Google’s Project Glass promotional video has not only stirred up the augmented reality enthusiasts with a range of features that look as if they were taken from a Sci-Fi movie but it also raised many question marks about the user interface (UI) of these AR glasses, especially about its controls.
Having a smooth UI so responsive to head tilting controls for scrolling and clicking and voice commands might seem a little bit too far off from reality. Not to mention how the Google Glasses’ wearers would look like in a social environment: nobody wants to be seen mumbling to themselves or moving their heads like they have a nervous tic.
This is why Google has come up with another patent targeted to their Project Glass’ possible UI issue. And this time it involves hand gestures. Using a reflective infrared identifier placed on a user’s hand, the “wearable marker for passive interaction” tracks and identifies the user’s hand movements.
The identifier would be invisible to the human eye and could be placed on a ring, bracelet, artificial fingernail or even a glove. The head-mounted display (HMD) – in this case the glasses – would be equipped with an IR camera device capable of detecting radiation reflected by the identifier. The HMD would recognise known patterns of motion and thus be controlled by hand gestures. Opening a document, taking a photo or opening your Google Maps app could potentially be completed through the flick of your finger.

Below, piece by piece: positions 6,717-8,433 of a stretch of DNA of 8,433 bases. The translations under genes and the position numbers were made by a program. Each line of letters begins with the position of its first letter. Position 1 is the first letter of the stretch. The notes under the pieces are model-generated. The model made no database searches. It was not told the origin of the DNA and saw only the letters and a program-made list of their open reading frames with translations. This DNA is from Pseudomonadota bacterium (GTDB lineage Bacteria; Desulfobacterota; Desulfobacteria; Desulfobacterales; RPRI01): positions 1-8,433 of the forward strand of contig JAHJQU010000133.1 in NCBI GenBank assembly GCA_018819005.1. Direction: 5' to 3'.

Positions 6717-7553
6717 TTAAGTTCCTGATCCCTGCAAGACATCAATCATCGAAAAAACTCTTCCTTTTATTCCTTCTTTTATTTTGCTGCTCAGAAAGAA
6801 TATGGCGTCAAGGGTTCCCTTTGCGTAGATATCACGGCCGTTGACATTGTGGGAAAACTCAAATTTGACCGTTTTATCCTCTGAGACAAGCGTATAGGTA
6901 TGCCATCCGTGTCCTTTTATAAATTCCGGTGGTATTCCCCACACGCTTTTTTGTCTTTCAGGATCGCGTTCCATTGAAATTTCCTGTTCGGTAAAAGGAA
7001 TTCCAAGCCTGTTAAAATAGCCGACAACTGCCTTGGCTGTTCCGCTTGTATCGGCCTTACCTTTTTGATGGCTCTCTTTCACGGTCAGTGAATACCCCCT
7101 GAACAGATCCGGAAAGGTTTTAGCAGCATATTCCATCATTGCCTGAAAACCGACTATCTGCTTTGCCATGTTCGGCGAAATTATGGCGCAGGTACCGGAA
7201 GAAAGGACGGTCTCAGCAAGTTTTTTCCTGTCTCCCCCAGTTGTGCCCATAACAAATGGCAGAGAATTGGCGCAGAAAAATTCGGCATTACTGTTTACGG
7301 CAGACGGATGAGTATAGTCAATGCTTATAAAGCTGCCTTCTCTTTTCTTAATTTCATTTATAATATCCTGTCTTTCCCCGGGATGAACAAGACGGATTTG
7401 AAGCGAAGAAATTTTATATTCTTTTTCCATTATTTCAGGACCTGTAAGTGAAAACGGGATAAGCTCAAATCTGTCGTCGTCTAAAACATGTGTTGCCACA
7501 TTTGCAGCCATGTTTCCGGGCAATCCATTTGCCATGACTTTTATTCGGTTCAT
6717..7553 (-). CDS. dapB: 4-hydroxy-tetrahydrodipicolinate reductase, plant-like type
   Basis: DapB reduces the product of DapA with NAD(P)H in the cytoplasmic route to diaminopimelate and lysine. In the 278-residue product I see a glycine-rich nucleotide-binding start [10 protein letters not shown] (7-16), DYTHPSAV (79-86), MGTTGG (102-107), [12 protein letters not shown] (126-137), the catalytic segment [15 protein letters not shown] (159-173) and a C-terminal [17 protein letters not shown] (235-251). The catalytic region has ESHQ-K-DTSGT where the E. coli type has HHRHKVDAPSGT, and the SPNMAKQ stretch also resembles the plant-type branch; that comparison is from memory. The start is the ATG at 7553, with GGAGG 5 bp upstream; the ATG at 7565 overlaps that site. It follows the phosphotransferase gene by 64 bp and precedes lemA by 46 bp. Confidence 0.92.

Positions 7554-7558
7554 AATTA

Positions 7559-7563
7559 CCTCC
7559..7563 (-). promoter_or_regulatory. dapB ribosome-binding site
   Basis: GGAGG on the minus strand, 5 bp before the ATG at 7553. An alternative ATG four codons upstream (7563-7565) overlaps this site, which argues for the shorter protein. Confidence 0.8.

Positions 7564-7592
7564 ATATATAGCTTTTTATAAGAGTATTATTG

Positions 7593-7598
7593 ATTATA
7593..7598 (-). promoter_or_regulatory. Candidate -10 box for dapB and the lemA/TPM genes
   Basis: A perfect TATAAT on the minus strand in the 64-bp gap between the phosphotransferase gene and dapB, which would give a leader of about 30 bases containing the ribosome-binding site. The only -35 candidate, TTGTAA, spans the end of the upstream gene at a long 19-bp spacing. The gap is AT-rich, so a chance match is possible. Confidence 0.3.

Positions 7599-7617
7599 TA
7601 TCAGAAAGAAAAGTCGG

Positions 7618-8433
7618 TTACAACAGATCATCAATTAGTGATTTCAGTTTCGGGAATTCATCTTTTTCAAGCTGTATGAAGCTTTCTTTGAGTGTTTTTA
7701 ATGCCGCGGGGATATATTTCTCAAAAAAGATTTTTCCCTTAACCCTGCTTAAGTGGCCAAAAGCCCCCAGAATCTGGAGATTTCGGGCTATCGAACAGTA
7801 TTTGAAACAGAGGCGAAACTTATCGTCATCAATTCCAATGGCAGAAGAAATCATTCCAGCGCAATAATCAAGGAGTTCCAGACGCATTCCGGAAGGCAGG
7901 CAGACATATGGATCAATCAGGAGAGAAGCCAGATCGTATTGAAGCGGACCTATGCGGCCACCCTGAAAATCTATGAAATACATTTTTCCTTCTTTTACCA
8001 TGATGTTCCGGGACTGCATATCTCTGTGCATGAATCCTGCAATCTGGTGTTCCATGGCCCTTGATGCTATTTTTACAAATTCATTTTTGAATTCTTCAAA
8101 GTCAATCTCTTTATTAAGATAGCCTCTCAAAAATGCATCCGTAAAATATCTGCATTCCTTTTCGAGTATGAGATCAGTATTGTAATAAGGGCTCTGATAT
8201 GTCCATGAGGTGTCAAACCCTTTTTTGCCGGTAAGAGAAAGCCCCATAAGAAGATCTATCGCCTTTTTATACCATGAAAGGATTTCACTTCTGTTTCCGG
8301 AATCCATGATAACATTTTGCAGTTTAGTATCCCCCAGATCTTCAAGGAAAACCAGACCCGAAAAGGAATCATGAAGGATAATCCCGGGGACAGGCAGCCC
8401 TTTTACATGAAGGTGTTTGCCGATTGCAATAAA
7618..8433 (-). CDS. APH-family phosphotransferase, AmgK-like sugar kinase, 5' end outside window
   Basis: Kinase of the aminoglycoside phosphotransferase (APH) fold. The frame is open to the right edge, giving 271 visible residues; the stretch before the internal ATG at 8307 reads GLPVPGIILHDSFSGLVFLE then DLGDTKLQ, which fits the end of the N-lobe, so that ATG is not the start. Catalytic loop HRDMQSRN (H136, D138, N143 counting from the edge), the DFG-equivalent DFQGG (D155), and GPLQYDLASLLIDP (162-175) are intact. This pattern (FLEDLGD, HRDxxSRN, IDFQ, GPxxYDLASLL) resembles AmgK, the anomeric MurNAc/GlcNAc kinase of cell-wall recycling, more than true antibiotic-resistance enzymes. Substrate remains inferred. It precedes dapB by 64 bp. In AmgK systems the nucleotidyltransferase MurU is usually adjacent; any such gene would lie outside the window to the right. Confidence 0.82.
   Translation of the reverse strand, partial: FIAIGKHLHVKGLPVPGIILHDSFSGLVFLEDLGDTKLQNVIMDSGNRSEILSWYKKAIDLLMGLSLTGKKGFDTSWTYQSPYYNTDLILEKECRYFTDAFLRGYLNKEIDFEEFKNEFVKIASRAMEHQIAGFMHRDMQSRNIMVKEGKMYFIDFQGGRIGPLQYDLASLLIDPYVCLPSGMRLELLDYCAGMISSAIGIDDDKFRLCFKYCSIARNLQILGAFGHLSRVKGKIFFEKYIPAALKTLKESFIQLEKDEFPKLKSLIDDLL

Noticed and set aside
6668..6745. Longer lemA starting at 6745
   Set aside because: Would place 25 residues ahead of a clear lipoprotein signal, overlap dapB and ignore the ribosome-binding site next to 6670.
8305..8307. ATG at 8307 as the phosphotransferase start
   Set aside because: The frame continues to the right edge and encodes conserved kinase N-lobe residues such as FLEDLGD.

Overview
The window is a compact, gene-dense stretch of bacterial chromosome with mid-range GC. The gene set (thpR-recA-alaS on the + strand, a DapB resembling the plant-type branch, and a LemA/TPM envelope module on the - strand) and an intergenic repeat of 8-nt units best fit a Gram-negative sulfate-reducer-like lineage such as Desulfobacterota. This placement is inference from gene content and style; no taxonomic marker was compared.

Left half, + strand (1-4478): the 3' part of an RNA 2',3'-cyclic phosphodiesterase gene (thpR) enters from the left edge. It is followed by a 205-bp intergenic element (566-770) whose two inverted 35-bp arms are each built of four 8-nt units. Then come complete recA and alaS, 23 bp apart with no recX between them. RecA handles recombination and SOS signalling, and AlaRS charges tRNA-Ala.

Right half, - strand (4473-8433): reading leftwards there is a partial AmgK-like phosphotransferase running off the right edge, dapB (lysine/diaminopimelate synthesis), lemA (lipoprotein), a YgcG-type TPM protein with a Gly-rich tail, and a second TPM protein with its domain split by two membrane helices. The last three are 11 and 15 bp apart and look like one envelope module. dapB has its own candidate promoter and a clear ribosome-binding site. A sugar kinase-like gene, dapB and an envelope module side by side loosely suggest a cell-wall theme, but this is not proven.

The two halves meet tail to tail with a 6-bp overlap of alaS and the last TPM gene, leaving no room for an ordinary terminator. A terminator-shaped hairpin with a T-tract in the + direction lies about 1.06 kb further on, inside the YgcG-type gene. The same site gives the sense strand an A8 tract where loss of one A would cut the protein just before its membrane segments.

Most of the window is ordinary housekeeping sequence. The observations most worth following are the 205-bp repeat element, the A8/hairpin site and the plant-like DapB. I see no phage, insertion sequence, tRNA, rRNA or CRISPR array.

This looks as a great alternative or even as a complementary UI navigation system to the voice-controlled and head-tilting version. But how comfortable will the wearers feel looking like they are conducting an orchestra while walking down the street?